Changes to HTSUS Classifications Expected in January

International Trade Update

Date: November 22, 2021

Key Notes:

  • U.S. importers should review their HTSUS classifications to be ready for anticipated changes in 2022.
  • The changes may be effective as early as January 1, 2022, although the exact implementation date has not been published yet.

 

In April 2021, following the World Customs Organization’s (WCO) recommendation of changes to the global Harmonized System (HS), the U.S. International Trade Commission (ITC) submitted to the president Recommended Modifications to the Harmonized Tariff Schedule, 2021. The ITC is required by law to keep the Harmonized Tariff Schedule of the United States (HTSUS) under continuous review and periodically recommend to the president modifications, including to conform the HTSUS to amendments made to the International Convention on the Harmonized Commodity Description and Coding System and the HS.

The Recommended Modifications would primarily update the HTSUS to conform to amendments to the HS adopted by the WCO in its recommendation of June 28, 2019, which are scheduled to enter into force on January 1, 2022.

The Recommended Modifications would impact 350 products and product groups that are classified in various chapters, such as electronic cigarettes, semiconductor devices, polyether, paper products, etc. The modifications would make conforming changes to the HTSUS nomenclature, including modifications of article descriptions and heading and subheading numbers. Some recommended modifications would modify section notes, chapter notes, additional U.S. notes and the general notes to the HTSUS. Others would replace existing HTSUS headings and subheadings. Where a modification in the HTSUS would indirectly alter the scope of an existing subheading without modifying its article description, the subheading is renumbered to indicate that its scope has been changed.

The Recommended Modifications to the HTSUS are expected to be implemented on January 1, 2022, the same date the modifications adopted by the WCO are scheduled to enter into force. However, under applicable statute, the modifications may only be made after the expiration of a 60-day layover (or waiting) period1 that begins on the date the president submits a report to the House of Representatives Committee on Ways and Means and to the Senate Committee on Finance. The exact implementation date of the Recommended Modifications in the United States has not been posted yet.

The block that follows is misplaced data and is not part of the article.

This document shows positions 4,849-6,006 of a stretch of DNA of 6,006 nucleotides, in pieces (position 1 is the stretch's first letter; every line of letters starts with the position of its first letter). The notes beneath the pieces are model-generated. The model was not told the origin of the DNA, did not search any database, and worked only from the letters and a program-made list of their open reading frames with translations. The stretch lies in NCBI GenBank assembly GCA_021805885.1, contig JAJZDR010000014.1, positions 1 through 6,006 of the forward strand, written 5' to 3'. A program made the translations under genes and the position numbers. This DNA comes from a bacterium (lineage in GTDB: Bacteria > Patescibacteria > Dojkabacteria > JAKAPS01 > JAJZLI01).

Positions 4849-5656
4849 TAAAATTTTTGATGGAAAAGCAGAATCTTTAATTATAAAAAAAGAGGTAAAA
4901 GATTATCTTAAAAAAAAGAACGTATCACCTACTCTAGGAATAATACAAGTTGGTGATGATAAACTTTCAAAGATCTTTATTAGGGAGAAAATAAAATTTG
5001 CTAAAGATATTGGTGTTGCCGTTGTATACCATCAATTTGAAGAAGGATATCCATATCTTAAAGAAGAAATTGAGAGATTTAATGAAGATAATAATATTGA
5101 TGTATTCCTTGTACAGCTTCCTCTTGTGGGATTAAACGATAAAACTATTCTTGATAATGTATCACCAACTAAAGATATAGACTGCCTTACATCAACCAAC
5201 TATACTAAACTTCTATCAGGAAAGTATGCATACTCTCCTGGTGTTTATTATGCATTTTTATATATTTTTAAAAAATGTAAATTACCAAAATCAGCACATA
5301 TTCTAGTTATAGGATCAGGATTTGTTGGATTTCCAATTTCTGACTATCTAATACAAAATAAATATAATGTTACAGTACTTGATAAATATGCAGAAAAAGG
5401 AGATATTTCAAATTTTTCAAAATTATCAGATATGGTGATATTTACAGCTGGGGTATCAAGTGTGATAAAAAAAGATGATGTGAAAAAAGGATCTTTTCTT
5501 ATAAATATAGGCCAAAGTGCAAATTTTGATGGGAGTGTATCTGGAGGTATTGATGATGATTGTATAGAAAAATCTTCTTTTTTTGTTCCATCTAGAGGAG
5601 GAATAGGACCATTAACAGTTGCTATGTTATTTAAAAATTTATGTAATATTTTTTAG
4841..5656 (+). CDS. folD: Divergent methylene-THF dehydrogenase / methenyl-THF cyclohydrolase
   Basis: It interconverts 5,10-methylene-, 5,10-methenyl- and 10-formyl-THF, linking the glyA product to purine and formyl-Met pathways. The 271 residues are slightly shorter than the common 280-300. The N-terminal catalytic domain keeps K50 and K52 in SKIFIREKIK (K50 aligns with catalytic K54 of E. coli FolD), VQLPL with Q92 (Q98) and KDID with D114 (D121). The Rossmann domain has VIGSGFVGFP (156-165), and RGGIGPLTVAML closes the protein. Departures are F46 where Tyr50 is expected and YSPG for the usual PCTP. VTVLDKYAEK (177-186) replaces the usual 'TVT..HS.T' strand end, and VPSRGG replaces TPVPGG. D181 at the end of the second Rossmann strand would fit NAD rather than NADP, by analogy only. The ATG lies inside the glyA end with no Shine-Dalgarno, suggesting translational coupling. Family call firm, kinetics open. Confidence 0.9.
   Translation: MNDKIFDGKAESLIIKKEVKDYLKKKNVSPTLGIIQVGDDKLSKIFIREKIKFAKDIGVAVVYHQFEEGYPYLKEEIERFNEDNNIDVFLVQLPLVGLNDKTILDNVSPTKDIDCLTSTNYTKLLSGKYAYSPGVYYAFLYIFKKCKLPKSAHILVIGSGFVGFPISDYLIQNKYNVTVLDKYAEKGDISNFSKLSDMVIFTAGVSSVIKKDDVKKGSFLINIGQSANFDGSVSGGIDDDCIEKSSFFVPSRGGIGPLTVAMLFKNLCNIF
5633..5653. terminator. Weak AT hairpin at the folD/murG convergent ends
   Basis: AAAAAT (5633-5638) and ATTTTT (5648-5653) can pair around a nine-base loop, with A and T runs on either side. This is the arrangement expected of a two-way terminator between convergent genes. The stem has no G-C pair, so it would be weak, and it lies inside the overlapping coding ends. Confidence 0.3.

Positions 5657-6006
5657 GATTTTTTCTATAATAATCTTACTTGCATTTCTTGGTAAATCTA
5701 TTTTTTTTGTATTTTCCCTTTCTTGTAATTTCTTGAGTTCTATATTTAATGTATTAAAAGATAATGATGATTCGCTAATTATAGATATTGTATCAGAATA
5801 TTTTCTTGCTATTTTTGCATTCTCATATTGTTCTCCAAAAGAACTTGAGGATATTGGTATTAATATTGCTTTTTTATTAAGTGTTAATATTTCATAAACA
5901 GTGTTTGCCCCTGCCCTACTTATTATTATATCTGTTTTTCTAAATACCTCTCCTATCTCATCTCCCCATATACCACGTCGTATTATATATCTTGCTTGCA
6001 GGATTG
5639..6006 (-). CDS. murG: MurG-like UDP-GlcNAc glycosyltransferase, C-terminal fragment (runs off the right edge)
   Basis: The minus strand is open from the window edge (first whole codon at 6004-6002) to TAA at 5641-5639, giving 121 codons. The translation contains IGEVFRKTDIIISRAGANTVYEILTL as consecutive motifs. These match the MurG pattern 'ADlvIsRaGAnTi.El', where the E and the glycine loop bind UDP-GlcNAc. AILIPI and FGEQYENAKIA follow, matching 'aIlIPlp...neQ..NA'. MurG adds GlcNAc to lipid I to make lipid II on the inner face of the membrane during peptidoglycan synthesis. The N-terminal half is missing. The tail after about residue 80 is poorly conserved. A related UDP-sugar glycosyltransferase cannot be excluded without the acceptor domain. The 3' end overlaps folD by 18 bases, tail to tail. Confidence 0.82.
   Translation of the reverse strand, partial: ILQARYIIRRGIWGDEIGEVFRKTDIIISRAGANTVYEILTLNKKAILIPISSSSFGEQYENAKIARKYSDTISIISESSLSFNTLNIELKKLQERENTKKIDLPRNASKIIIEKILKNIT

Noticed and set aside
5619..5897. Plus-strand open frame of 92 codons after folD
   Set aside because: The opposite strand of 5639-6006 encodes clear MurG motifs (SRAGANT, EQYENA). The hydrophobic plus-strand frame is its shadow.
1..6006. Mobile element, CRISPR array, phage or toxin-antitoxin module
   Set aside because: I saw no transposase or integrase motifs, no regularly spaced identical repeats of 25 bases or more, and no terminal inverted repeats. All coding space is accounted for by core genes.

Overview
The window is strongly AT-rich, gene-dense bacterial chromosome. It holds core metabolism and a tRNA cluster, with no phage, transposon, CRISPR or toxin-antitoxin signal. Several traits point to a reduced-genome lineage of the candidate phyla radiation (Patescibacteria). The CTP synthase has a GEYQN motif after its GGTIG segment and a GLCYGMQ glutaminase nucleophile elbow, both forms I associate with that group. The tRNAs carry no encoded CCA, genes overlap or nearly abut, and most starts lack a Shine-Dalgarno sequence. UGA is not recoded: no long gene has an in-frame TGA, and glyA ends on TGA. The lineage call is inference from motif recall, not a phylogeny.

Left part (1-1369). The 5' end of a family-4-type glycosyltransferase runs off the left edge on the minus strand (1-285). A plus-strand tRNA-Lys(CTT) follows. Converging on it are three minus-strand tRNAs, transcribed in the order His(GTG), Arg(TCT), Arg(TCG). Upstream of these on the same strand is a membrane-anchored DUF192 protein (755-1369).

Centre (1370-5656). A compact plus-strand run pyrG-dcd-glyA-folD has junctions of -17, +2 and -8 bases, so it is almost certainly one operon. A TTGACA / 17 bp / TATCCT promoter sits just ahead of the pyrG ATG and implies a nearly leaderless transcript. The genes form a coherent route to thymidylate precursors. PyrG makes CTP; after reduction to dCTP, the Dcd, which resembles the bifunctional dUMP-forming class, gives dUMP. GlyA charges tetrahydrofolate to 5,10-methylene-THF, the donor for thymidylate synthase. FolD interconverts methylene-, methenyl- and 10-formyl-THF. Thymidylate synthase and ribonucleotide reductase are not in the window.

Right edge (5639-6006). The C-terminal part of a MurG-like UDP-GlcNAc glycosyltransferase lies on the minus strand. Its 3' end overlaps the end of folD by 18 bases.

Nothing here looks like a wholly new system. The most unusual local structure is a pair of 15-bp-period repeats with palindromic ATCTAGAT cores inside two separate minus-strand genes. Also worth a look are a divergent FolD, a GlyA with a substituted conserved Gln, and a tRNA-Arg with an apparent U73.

FOR MORE INFORMATION

For more information, please contact:

David M. Schwartz
Partner & Practice Group Leader, International Trade
202.263.4170
David.Schwartz@ThompsonHine.com

Francesca M.S. Guerrero
Partner, International Trade
202.973.2774
Francesca.Guerrero@ThompsonHine.com

Samir D. Varma
Partner, International Trade
202.263.4136
Samir.Varma@ThompsonHine.com

Dan Ujczo
Senior Counsel, International Trade
614.469.3319
Dan.Ujczo@ThompsonHine.com

Michelle Li
Senior Managing Associate, International Trade
202.263.4162
Michelle.Li@ThompsonHine.com

Joyce Rodriguez
Managing Associate, International Trade
202.973.2724
Joyce.Rodriguez@ThompsonHine.com

Scott E. Diamond*
Senior Legislative & Regulatory Policy Advisor, International Trade
202.263.4197
Scott.Diamond@ThompsonHine.com

William L. Matthews*
Senior Manager of International Trade
202.263.4137
William.Matthews@ThompsonHine.com

*Not licensed to practice law

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1It should be noted that the 60-day layover period is not 60 calendar days; it is defined as 60 days when Congress is in session. See section 1206(b)(2) of the 1988 Act (19 U.S.C. 3006(b)(2)).